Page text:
IEA Report Proposes Energy Measures and Warns of Runaway Climate Change
On Monday, June 10, the International Energy Agency (IEA) released a report, Redrawing the Energy-Climate Map, that detailed inadequacies in current energy policy and proposed four measures for the energy sector to preserve the possibility of containing emissions within 2 degrees Celsius. The IEA report noted that a global climate accord at COP 21 in 2015 would not be implemented until 2020, and that significant short-term action would be needed before 2020 to keep emissions from reaching runaway levels.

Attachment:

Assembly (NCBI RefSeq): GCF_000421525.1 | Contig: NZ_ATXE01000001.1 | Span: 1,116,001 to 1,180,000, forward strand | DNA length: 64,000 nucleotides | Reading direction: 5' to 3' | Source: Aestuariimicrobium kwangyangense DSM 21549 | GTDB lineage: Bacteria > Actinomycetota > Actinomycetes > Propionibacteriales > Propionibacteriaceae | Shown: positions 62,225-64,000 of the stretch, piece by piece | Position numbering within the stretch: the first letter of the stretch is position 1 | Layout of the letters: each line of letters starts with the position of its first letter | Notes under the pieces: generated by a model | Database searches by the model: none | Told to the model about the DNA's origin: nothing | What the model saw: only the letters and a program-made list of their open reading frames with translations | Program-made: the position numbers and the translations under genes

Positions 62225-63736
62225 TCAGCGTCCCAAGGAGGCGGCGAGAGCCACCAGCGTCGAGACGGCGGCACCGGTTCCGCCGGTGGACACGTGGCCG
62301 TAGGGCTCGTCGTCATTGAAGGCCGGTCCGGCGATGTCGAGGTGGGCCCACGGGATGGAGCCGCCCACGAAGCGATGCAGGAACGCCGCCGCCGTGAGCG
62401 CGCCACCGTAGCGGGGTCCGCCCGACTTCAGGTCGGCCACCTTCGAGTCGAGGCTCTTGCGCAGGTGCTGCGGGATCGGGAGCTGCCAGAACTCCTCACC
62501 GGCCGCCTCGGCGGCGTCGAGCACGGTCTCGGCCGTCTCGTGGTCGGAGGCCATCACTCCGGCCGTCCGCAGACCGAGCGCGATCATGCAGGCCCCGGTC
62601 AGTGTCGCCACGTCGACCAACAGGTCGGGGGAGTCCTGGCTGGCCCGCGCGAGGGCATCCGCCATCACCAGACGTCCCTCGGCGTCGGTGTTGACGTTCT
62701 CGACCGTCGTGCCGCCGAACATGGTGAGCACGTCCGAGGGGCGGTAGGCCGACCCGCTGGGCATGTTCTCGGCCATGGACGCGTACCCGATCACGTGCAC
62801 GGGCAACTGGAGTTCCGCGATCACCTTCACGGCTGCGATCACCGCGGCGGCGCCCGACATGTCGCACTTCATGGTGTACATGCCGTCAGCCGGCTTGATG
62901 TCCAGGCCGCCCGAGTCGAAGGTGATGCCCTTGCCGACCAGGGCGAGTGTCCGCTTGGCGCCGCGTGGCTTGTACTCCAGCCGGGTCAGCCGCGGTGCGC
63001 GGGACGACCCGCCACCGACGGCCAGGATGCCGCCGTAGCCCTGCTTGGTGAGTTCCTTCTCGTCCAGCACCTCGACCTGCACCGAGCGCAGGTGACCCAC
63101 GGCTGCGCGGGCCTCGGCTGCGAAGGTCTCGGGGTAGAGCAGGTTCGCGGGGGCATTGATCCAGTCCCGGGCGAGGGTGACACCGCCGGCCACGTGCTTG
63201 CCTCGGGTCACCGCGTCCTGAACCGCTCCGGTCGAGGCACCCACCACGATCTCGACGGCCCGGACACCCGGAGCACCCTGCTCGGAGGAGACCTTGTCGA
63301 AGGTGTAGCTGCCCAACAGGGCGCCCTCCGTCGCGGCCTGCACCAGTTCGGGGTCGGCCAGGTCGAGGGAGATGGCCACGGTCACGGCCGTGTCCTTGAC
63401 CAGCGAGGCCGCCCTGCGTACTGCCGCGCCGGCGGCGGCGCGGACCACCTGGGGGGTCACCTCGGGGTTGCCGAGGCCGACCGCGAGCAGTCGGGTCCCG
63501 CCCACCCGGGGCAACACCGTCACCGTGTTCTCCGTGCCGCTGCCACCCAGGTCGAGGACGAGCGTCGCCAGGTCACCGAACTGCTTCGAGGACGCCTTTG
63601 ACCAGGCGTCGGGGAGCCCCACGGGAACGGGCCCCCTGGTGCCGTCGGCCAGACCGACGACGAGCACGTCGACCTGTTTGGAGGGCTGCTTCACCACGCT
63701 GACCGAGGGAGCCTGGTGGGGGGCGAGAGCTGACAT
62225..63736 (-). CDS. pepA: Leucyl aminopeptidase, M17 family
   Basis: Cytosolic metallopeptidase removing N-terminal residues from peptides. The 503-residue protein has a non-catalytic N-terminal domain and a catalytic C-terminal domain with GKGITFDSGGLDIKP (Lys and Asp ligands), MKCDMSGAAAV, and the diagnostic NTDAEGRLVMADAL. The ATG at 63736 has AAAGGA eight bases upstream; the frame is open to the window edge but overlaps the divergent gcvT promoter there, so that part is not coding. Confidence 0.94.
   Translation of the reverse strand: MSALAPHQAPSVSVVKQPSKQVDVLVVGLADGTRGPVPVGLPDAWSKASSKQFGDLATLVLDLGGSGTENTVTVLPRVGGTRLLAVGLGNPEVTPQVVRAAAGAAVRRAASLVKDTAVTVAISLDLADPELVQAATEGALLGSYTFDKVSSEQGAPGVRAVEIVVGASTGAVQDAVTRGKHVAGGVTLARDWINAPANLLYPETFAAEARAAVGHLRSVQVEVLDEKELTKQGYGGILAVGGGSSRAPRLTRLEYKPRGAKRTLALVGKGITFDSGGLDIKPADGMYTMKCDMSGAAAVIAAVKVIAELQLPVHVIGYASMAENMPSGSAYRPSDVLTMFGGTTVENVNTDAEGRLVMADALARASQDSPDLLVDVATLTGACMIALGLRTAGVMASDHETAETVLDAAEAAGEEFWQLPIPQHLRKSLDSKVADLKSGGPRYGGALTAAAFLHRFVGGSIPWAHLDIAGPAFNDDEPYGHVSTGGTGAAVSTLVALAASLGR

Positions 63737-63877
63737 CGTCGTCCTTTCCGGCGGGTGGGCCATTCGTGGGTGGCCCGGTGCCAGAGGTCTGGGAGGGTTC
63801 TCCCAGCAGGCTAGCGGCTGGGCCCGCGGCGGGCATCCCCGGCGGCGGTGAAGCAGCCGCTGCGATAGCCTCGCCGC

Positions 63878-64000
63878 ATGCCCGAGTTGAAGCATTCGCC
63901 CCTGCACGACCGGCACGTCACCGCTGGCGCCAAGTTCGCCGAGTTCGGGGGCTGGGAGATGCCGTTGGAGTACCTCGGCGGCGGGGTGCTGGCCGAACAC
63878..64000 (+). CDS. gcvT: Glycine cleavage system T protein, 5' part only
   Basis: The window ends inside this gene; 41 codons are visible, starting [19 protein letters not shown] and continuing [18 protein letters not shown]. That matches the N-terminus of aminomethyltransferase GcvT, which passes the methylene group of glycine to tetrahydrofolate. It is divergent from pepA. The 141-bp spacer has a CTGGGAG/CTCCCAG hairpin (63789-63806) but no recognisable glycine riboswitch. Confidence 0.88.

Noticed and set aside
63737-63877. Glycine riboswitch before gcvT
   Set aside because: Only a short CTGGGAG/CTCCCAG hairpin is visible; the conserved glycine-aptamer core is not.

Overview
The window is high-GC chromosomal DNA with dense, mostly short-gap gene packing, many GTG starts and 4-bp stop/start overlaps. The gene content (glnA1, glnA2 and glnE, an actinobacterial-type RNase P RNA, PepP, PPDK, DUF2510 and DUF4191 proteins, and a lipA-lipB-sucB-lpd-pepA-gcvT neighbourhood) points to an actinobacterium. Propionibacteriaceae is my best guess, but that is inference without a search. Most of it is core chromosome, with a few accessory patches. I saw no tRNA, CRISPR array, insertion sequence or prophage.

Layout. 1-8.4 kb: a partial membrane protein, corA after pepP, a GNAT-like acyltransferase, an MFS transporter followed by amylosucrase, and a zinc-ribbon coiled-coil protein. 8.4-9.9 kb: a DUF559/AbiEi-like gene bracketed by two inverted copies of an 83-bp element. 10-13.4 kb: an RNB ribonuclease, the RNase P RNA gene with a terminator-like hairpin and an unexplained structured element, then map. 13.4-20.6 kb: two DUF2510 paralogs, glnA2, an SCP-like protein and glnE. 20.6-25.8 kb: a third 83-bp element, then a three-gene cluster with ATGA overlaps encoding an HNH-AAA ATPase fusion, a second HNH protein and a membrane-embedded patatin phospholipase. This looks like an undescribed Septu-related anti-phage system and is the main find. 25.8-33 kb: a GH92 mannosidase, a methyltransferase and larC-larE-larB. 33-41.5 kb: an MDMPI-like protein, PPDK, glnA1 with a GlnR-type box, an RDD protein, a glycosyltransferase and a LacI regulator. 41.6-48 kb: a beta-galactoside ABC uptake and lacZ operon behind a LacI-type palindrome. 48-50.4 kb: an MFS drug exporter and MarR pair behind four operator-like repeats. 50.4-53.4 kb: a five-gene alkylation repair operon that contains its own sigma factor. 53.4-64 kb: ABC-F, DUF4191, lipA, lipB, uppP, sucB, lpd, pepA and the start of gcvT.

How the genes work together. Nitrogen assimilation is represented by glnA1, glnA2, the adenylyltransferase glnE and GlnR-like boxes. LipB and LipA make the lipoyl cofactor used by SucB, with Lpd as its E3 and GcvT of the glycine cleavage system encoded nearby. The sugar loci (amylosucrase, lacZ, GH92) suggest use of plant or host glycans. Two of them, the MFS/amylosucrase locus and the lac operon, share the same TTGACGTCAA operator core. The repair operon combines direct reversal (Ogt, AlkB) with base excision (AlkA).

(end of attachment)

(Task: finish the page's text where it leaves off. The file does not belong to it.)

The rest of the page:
The four measures include efficiency measures in structures, industry, and transport; limiting the construction and use of inefficient coal-fired power plants; decreasing methane emissions from petroleum exploration and production; and phasing out fossil fuel subsidies. The IEA characterizes the four measures as zero-net-cost actions that will decrease excess emissions in 2020 from 4 billion to 900 million tonnes.
Overall, the IEA report challenges the assumption that emissions reductions are too expensive for immediate implementation, and offers a way to jump-start climate action by taking advantage of so-called “low-hanging fruit.” The report has generated significant media buzz due to its creative approach and its significant implications.